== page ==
For years I’d tried to grow a decent vegetable garden. It was the high cost of fresh basil—$3.50 for a few measly, wilted fresh basil leaves, ditto for a pound of somewhat reddish tomatoes and mostly pink strawberries—that prompted me to try.

I started with tomatoes, basil, and peppers (a salsa garden!). In no time, I added zucchini and cucumbers to my repertoire—even corn one year.

 

But I have to be honest. My harvests have ranged from disappointing to mediocre. Only that one year did my garden produce enough to share with others. I’m still trying to remember how I did that. So far, I’ve been unable to duplicate the results.

Uniquely talented

One thing I do quite well is weeds. I try not to take too much credit here, but I have to tell you I’ve never seen anyone else grow weeds quite as successfully as I do. And I can take them right through the season until they actually re-seed themselves for the next!

Oh, the effort

While I love the concept of a garden that’s not only nice to look at but actually produces something we can eat, I’m not 100% in love with the anxiety, pressure, guilt, backaches, leg cramps, and fear of needing hip replacements.

There has to be a better way

While in the past my efforts to grow a garden have been more of a hobby than a serious endeavor, I feel that changing. The high cost of food—specifically produce—tells me it’s time to get serious. We need to become more self-sufficient, but in a cost-effective way.

True cost? Yikes!

While I feel that I’ve mastered weeds, I’ve failed miserably in cost-effectiveness. I shudder to imagine the true cost of the pathetically tiny bounty I’ve garnered over the years.  That doesn’t mean I’m ready to give up on vegetable gardening, only that I’m ready for a new way to do it.


RELATED: Grow Tomatoes at Home Even If You Don’t Have a Garden


 

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There’s nothing like a series of sunny days in late winter to awaken my inner gardener. Apparently, I’m not the only one as evidenced by my inbox these past few weeks.

Mary Hunt's garden in spring

Dear Mary:  I just moved into my first home after living in an apartment for the last 10 years. As a novice home chef, I’ve been dreaming of the day I could grow my own vegetable and herb garden and have a nice yard with grass and shrubbery as well.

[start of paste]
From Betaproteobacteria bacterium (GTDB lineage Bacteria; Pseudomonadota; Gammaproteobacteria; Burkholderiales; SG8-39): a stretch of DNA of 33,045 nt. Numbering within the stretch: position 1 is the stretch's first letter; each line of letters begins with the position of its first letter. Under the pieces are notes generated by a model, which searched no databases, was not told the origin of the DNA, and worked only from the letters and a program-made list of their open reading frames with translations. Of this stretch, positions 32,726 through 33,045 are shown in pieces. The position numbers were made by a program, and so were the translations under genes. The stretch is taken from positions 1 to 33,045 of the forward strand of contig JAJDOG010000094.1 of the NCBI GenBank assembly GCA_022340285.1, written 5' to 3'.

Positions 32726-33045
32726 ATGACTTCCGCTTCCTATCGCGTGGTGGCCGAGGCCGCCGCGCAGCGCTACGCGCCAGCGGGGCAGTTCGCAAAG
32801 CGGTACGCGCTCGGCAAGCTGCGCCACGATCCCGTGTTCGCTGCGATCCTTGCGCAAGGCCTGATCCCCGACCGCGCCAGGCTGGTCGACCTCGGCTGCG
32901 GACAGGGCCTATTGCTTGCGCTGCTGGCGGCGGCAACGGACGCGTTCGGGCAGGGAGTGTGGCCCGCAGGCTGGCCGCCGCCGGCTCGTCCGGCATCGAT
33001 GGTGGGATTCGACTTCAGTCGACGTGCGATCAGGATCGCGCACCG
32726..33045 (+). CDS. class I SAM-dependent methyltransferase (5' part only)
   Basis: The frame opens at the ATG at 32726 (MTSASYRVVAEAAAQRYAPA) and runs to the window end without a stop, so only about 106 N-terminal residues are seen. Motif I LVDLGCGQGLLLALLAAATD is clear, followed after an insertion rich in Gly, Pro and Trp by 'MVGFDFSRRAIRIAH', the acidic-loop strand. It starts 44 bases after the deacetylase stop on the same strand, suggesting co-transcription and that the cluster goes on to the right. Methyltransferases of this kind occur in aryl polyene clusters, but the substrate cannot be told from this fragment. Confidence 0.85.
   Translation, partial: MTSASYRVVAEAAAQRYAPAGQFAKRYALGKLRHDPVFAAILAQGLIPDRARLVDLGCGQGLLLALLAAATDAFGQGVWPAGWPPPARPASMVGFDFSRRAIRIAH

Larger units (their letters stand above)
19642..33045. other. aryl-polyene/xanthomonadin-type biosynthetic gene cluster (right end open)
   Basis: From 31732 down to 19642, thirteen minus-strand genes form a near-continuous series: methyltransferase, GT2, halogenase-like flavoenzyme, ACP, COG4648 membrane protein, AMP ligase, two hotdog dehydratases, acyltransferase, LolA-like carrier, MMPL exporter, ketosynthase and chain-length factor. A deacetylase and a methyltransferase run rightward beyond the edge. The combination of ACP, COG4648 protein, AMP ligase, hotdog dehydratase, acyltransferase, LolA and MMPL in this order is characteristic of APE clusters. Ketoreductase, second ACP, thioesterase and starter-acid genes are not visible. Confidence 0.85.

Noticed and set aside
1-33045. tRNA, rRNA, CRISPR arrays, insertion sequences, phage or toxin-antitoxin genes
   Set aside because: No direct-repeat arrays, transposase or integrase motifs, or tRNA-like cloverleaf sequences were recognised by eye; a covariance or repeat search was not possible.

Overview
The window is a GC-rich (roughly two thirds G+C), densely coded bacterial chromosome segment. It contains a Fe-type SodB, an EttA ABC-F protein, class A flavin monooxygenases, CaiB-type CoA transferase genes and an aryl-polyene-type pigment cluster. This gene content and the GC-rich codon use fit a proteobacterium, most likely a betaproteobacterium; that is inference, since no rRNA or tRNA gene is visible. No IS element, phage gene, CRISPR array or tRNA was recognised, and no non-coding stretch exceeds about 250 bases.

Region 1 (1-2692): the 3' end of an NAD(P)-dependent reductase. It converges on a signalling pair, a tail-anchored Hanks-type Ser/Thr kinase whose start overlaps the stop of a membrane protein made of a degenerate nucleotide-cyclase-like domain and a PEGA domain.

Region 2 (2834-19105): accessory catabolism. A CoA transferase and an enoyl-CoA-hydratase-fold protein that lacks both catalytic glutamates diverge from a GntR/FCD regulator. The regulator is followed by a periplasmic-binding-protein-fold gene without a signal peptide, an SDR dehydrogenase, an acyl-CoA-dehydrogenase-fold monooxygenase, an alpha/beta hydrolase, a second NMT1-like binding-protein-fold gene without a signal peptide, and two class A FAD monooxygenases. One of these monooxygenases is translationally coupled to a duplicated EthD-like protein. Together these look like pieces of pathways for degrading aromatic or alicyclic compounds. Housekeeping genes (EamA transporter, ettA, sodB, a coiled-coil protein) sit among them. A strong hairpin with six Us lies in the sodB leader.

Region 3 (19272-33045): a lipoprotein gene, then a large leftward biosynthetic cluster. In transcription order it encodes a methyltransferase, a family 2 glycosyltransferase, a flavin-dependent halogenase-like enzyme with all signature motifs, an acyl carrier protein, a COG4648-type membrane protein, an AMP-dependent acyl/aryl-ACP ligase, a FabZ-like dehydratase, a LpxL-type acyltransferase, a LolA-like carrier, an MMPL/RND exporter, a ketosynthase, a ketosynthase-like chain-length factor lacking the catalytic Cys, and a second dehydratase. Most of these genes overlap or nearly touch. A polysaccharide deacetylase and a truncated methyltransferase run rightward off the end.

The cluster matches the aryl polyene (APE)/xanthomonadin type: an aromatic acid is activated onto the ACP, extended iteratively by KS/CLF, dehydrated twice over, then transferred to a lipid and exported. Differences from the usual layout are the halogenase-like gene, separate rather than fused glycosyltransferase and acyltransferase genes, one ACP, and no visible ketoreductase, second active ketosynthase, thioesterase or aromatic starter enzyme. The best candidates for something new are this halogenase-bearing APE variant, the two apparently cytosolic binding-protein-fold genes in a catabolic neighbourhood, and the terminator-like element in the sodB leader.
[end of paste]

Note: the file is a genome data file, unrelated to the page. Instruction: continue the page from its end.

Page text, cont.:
Do you have any suggestions for some basic tools I need to get started? Thanks for your help. I love your column and read it daily! Asher

Dear Asher:  I’ve got gardening on my mind, too. Currently, mine in this photo is under a few inches of snow but I have faith. I know that in a few weeks we’ll be back to temperatures in the 70s, which gives me a new appreciation for the condition known as spring fever! I’ve got it bad and can’t wait to get my hands dirty and my garden planted.

With that in mind, I came up with a list of my favorite inexpensive yard and garden gadgets and gear.

While this may look like a sizable investment, it’s not likely you will need all of these items on day one. Just hang onto this list as you begin to furnish your tool shed.

I’m confident you can rely on this list to build a collection of garden tools that will work well for many years to come. I’d rather see you spend a few more dollars on good quality tools from the start than to find yourself having to replace poor quality items every season. Been there, done that and wasn’t very happy about it.

Here for your gardening pleasure are my best inexpensive garden tools:

Gloves, trowel and weeder for the DIY gardener

1. Gloves

I tried so many until I found the gloves that work for me. Atlas Touch Gloves are awesome. Made of cotton with nitrile (similar to vinyl) coating on the palm and fingers, these gloves fit so well and are so flexible I can easily open a can, pick up a small pebble or even take a call while wearing them.

A pack of six pair comes in an assortment of pastel colors and sizes small, medium and large. These gloves are machine washable. Best garden gloves ever.

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So, you planted a garden, lucked out when your property included fruit trees, stumbled upon a produce sale you just couldn’t pass up, or joined a CSA. Good for you! Now what? What will you do with all that bounty?

Your choices are a) quickly consume your harvest before it spoils b) give it away or c) preserve it to enjoy in the future.

 

One of the best ways to preserve—the method of food preservation that is making a big comeback—is known as “canning.”

Canning is not difficult, but it is a procedure that should be followed precisely.

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Mosquitoes are nasty creatures. They bite, they transmit terrible diseases to people and pets and from what I read, have no redeeming value in the ecosystem.

Mosquitoes feasting on a human skin

 

Malaria infects some 247 million people worldwide each year, and kills nearly one million. Mosquitoes spread yellow fever, dengue fever, Japanese encephalitis, Rift Valley fever, Chikungunya virus and West Nile virus.

If that’s not reason enough to hate them, they can turn a beautiful backyard, deck or patio into a nightmare area not fit for humans during mosquito season. But it doesn’t have to be that way provided you are diligent to take control of your home and property.

MOSQUITO TRAP

When I discovered we’d be dealing with mosquitoes here in northern Colorado, my research knew no bounds and led to purchasing a Dynatrap.

This insect trap is engineered for 3-way protection. First, a UV fluorescent bulb generates a warm light, attracting insects.

Then a second lure, an exclusive Ti02 titanium dioxide-coated surface, produces harmless CO2, which mosquitoes find irresistible (no wonder they love you so much—you emit CO2, too).

Third, a powerful, whisper-quiet vacuum fan sucks insects into the retaining cage where they dehydrate and die.

Every few weeks I empty my mosquito morgue I mean trap. A full trap is proof-positive that this thing is very effective. Dynatrap is definitely not a bug zapper. No sizzle noises, odors or other annoyances. I give Dynatrap two thumbs up and five stars, too.

Don’t miss: Make Your Own Safe and Effective Ant Spray